/ 16 September 2005

Refugees’ right to work goes to court

The right of refugees to work in South Africa’s private security industry — and by extension, in all fields regulated by trade or professional bodies — are crunch issues in an upcoming battle in the Pretoria High Court.

The Union of Refugee Women and 12 refugees represented by Lawyers for Human Rights (LHR) are demanding the enforcement of rights to non-discrimination on the basis of refugee status granted by the Refugee Act of 1998 and the Constitution.

The case has a crucial bearing on whether regulatory bodies can implement their own legislation — ironically, also a constitutional right.

Since 2002, refugees have been barred from working in the security industry by the Private Security Regulatory Authority’s implementation of Private Security Act 56 of 2001.

The Act says only South African citizens or permanent residents may register to work in the industry, and that any company found employing unregistered workers risks a fine of R1 000 per day of employment.

LHR Attorney Fritz Gaerdes said the regulatory authority had refused to register refugees since ”about July 2002” and this appeared to violate the Constitution.

In addition, Section 23(6) of the Private Security Act allowed registration requirements to be overridden if there was ”good cause”.

He said after the LHR pointed this out to the Minister of Safety and Security, Charles Nqakula, refugee applications were again accepted for consideration. However, despite paying a fee of R80 each, none was registered.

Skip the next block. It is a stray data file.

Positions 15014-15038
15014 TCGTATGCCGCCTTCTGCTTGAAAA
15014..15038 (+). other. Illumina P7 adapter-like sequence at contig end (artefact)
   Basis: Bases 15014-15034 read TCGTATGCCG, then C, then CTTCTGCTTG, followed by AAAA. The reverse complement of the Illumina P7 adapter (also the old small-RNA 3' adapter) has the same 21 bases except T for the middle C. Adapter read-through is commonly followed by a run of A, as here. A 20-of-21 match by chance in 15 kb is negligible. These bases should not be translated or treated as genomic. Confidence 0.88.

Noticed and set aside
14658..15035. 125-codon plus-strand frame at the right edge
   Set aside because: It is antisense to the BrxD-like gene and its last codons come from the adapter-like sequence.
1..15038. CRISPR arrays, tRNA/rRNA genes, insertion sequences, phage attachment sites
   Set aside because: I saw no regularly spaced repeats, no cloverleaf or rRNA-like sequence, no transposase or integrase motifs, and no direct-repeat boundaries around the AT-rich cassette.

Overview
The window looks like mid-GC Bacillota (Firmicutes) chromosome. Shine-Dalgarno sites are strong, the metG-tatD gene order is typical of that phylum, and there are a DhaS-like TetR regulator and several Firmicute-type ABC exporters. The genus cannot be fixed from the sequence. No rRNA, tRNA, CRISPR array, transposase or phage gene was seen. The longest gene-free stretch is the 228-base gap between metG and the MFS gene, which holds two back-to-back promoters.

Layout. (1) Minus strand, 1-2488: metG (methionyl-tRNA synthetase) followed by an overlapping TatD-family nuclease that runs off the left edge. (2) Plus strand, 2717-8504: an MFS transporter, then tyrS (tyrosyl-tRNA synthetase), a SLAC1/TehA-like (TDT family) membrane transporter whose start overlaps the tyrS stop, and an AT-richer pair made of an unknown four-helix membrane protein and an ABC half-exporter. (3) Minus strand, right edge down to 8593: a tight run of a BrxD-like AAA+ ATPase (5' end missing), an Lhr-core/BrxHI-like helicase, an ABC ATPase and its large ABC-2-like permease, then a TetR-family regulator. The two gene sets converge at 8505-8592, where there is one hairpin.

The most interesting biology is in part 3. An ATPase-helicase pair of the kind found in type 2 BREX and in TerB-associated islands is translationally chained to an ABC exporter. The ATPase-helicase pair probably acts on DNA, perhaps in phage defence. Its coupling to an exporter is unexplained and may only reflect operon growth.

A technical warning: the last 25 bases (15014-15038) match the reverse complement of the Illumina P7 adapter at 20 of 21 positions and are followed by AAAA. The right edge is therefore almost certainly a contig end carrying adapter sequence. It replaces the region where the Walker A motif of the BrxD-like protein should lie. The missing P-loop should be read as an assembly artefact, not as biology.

Ministry for Safety and Security spokesperson Trevor Bloem said the Act allowed only the minister to exempt people from the registration requirements. Exemptions had been granted in appropriate instances.

”The discretion lies with the minister … although [he] is required to consult the authority.” Individuals could appeal against registration decisions via an independent appeal board.

However, Gaerdes said his clients had taken their cases to the appeal board, only to be dismissed.

Intake officer at the Cape Town Refugee Centre, Latyo Mory Kamba, confirmed the regulator was not considering refugees’ cases. The centre had helped refugees pay for their security courses and applications, but there had been a problem since 2002.

Until April last year, the authority appeared willing to take money from refugees for applications, although these were never processed.

The regulatory authority’s director, Seth Mogapi, refused to comment because the matter was pending before the courts.